Jolie is eloquent, intelligent, and compassionate. She speaks deliberately and thoughtfully, with a soft-spoken tonality that illuminates a musical soul. Her expert knowledge on Electro-Hypersensitivity, wireless radiation, and electromagnetic fields is highly-documented and science-based. And Jolie’s personal experience suffering with EHS grants her a unique vantage point to stand up to speak out.

The initial signs of her EHS appeared in 2008 while living in Santa Barbara, when she rented a small guest house in an old caboose train car. “The minute I moved in there, I started to feel sensitive to my cell phone, iPod, and other electromagnetic devices. I didn’t think much of it at first, but I couldn’t function.” She remembers experiencing extreme joint pain, vibrations in her head, and mental confusion. It was like a “big cloud was pushing down on my brain.” 

She spent some time in British Columbia, on an off-the-grid island where she owned property, planning to build a home for herself. Despites its natural surroundings, this island was starting to go wireless. With Wi-Fi beaming directly onto her property, she fell further ill. Thrown down a rabbit hole, disoriented and spinning, Jolie had to navigate next steps without a formal compass for direction. “I couldn’t function there. I had to sell the property. That started my seven years of running from EMF and radiofrequency waves.”

For anyone with EHS, attempting to find a safe place is a Herculean task, given the global proliferation of radiofrequency in the form of Wi-Fi hotspots, cell towers, smart grids, and other EMF-emitting sources. There are no real “safe zones.” There are no established communities for low-EMF, non-toxic housing. Jolie moved thirteen times in less than a decade, crossing over three different countries, from British Columbia to California, from Vermont to Italy. This expedition may read like a magical fairy tale. But this was no fancy jetsetter’s life of privileged VIP passes and first-class spa treatments. This was not living; it was merely surviving. 

Her lowest point surfaced while living in Italy, too sensitive and cognitively impaired to leave her house. “There was a bus route that came right by my driveway to go into Florence. I could not figure out how to find the schedule to find the bus that came to the end of my driveway. I thought, here’s someone who once produced concerts for 750,000 people, coordinated hundreds of people and projects at once, and created national campaigns. I was reduced to not being able to figure out how to use the bus.”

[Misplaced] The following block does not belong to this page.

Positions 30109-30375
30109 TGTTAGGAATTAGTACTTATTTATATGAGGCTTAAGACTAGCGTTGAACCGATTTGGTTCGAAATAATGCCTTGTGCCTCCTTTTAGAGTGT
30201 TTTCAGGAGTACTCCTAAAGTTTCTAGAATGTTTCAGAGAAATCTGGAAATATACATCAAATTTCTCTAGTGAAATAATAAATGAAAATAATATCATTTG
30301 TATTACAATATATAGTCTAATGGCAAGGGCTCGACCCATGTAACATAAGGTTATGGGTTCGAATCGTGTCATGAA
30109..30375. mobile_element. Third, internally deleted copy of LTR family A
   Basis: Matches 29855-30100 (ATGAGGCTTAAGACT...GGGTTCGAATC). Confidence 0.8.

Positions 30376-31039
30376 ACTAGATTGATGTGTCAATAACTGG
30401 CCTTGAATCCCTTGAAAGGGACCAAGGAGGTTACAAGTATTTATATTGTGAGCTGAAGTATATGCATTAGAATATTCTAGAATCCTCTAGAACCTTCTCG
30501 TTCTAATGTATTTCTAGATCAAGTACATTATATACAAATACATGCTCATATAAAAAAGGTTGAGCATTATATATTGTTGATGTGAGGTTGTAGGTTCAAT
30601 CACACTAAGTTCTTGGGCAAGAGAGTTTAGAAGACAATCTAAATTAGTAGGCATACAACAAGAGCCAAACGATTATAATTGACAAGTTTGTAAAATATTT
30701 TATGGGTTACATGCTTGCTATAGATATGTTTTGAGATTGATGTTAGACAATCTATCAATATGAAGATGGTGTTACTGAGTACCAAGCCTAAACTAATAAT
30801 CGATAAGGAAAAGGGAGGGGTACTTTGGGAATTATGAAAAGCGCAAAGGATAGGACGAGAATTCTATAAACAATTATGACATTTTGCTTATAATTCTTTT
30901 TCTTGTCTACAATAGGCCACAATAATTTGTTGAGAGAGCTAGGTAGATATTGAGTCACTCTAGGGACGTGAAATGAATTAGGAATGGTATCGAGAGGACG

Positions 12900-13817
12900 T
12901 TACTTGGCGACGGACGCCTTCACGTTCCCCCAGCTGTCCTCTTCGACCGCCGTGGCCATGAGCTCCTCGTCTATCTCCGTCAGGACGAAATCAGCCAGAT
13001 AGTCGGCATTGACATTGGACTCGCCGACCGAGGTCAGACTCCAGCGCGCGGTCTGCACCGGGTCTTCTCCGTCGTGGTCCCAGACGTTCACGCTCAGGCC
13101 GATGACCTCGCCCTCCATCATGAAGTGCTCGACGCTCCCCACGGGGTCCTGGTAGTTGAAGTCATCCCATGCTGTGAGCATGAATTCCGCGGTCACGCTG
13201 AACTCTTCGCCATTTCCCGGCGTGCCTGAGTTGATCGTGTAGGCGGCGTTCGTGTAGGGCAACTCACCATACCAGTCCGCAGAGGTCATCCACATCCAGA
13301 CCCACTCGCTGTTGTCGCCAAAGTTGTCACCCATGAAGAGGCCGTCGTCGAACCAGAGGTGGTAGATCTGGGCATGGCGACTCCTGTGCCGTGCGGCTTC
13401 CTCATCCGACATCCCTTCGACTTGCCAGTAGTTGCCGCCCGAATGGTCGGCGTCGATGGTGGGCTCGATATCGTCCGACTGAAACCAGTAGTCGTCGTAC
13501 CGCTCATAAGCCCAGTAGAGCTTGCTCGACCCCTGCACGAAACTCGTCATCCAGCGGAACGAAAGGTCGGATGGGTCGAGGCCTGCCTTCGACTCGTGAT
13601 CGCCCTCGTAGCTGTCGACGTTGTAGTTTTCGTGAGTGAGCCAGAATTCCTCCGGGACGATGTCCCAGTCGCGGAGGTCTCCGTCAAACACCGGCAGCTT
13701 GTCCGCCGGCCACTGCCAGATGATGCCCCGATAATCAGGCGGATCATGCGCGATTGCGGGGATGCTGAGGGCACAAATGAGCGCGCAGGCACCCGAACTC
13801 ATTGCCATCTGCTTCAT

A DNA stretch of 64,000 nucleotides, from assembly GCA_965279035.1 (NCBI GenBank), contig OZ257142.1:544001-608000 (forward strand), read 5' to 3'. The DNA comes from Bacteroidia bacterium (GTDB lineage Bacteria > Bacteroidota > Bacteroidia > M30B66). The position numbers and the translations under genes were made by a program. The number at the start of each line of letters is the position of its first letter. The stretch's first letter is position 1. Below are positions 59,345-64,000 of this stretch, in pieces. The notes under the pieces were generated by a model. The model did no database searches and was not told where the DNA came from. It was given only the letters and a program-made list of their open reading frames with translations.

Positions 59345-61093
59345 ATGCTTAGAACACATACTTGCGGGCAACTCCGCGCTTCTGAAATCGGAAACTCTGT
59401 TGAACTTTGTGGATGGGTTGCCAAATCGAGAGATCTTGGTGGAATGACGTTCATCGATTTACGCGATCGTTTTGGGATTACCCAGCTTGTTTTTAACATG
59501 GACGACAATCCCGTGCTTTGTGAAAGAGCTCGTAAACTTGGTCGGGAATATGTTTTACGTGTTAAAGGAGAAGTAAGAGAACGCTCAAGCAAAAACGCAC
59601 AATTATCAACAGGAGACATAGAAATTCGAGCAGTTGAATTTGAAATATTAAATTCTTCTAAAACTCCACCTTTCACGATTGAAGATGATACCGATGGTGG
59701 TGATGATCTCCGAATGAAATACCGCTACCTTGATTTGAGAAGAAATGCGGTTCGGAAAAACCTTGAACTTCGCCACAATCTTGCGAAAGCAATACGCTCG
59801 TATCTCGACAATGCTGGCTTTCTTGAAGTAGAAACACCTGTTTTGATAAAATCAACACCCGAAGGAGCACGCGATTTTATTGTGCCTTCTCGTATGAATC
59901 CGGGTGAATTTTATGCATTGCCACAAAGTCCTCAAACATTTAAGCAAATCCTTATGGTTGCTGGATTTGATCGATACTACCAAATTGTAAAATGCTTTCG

Jolie’s life became insular, solitary and homeless. She gave away everything she owned. Her savings depleted, unable to work, Jolie was reduced to basic human needs – food, water, sleep, shelter – and even those were a constant struggle to meet. “I spent the majority of those seven years, alone, by myself, scared for my future, wondering how did I end up like this? How could this happen to me?” Rural farms and rustic barns still carried harmful electromagnetic frequencies – from nearby cell towers, neighbors with Wi-Fi, faulty power grid layouts, electric fences – all polluting the environment with electrosmog. No one thinks about this, because they can’t see it. And EHS is at core an invisible illness. But, turn on a Wi-Fi router next to someone with EHS, and you’ll see them crumble in pain, and flee for their safety, just like Jolie did. “This is what people don’t understand. People can’t fathom what it’s like to survive this.” 

Misunderstood by friends and family with the best intentions, Jolie persevered to find answers. Toward the beginning of her impairment, one of Jolie’s doctors discovered that her mercury levels were ten times the accepted safe levels. Overly-toxified with mercury and other heavy metals, her body was like a little antenna, and her immune system was totally compromised. “I did everything. I was taking thirteen supplements per meal to build myself up. I tried alternative healing, acupuncture, ozone therapy, UV therapy, IV infusions, glutathione. I went to doctors, to a homeopathic clinic in Germany. I bought equipment, I slept in Faraday cages, I had phone jammers, I had healing necklaces. I couldn’t work. I spent all my money just surviving and trying to get well.” 

At the end of her rope, Jolie was depleted emotionally and physically. Not actually part of “life” anymore, but merely existing, she questioned how she could continue living, unsure if she even wanted to. It was at that point when she found her way to Annie Hopper’s neuroplasticity program, Dynamic Neuro Retraining System (DNRS). Jolie accredits this methodology for mostly healing her from EHS. 

Now almost three years after commencing DNRS, Jolie says she’s about 90% healed and able to concentrate, function in the world again, and rejoin community. However, she’s hauntingly concerned about the emerging public health crisis that looms due to the global influx wireless radiation. Those with EHS may very well be the canaries in the proverbial coal mine… a warning of what is to come. 

While the Internet of Everything may be changing our socio-cultural climate, this not-so-smart tech is also harming our bio-electrical bodies. People are mostly unaware of the significant health risks, yet there are thousands of peer-reviewed scientific studies providing evidence. Jolie is now working to educate the public on this environmental health issue through speaking engagements and her new website JolieTalks.com.